But vatas may want to proceed with caution. Because they’re already imbued with the qualities of lightness and dryness, “they generally need more heavy, dense, rich sources of food” to ground and nourish them, Hilary says, “and those sources come so easily from the animal kingdom.” Vatas who aspire to maintain a vegan diet may have to work a little harder to find good sources of fat and protein “that will keep them strong, grounded, stable, moist—all the things that they struggle with,” Hilary says.
3. Eat foods that are as close to nature as possible.
Just because you’re following a vegan diet doesn’t mean it’s healthy, says Hilary. Instead of eating processed, packaged vegan foods (which can contain difficult-to-digest preservatives, excess sugar or salt, and unnatural, concentrated sources of protein such as soy protein isolate), choose foods that are as close to nature as possible. Ayurveda recommends eating food that’s ripened by the sun; it contains the most prana (life force), and as a result, will provide you with the most energy and nourishment. Cooking seasonal, organic, and local food from scratch is best. There are plenty of great sources of protein in the plant kingdom, says Talya, who uses beans and lentils, nuts and seeds, and naturally fermented soy products like tofu and tempeh in many recipes in The Ayurvedic Vegan Kitchen.
4. Eat a variety of foods.
Are you trying to get enough iron by gorging on greens? Or enough protein by eating nuts and seeds at every meal? “Sometimes the danger of transitioning to a vegan diet is that you may overeat certain food items,” says Hilary. “But from an Ayurvedic perspective, overeating even a ‘healthy’ type of food can cause imbalance.” Eat a variety of foods—and eat them all in moderation.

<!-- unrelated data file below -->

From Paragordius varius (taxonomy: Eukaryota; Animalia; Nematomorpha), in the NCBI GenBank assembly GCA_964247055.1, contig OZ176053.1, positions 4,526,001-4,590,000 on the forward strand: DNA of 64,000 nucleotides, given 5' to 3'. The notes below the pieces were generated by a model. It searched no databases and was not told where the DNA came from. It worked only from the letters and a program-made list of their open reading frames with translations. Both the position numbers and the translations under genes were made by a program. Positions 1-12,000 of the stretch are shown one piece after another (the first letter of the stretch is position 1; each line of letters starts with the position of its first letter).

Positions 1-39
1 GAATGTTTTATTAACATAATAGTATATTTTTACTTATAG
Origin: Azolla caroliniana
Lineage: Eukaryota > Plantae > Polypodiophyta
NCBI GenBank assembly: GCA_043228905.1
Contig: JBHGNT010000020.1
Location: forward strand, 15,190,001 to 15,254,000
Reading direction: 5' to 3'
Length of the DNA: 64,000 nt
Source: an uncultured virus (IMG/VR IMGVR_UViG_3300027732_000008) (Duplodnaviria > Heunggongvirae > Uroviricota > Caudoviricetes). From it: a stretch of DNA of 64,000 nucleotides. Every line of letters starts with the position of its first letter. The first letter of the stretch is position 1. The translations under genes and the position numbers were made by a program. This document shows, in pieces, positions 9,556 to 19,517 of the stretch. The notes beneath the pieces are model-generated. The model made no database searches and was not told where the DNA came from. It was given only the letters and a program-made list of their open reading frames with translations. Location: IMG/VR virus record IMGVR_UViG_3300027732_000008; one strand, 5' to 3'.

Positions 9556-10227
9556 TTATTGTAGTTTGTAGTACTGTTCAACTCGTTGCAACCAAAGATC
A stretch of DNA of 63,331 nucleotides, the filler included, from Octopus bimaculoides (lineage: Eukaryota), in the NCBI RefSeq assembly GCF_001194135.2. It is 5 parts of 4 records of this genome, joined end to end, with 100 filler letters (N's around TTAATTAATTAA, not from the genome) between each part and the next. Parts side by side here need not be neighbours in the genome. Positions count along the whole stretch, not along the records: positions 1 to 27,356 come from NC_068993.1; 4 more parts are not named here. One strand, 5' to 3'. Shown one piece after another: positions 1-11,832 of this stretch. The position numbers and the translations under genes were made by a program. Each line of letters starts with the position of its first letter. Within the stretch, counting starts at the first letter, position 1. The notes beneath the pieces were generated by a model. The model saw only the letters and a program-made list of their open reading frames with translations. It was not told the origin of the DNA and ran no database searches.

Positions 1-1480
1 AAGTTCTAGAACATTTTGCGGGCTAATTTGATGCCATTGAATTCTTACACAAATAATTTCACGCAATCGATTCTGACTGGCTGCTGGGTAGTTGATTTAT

5. Observe how food affects you.
An essential aspect of any Ayurvedic lifestyle is self-inquiry. “Listen to your body,” Hilary says. “Pay attention to how you feel after you eat different types of food.” Which foods make you feel healthy, vibrant, and strong? Which make you feel undernourished or bloated? Like the ancient yogis, use your body as a laboratory and conduct your own experiments. There’s a chance you might feel too hungry or too spacey on a vegan diet—and if so, that’s okay. Your body type might require you to eat some dairy or even meat to stay balanced. But if your skin clears up, your digestion improves, and you feel strong and balanced, a vegan diet may be right for you.
Vegan Mango Lassi
(reprinted with permission from The Ayurvedic Vegan Kitchen by Talya Lutzker)
Preparation Time: 5 minutes
Yield: 1 serving
Coconut milk replaces creamy yogurt, and low-glycemic coconut sugar lends a nutritious source of sweetness to this traditional, tremendously healing Indian beverage.
¾ cup coconut milk
1 cup oat milk or almond milk (ideally, made fresh)
1 cup fresh mango chunks
2 tablespoons freshly squeezed lemon juice (about 1 lemon)
2 tablespoons coconut sugar
Pinch ground cinnamon
Put the coconut milk, oat or almond milk, mango, lemon juice, coconut sugar, and cinnamon in a blender. Process until smooth, stopping occasionally to scrape down the blender jar. Sweeten with additional coconut sugar to taste.
Shannon Sexton is a digital strategist, executive editor, and award-winning journalist. She is a regular contributor for Yoga Journal; she produced award-winning magazines for Yoga International as a former editor-in-chief; and her poems and creative nonfiction have been anthologized in five books, including Stories from Where We Live (Milkweed Editions). She writes about food, health, yoga, and the arts for nonprofits, magazines, and websites.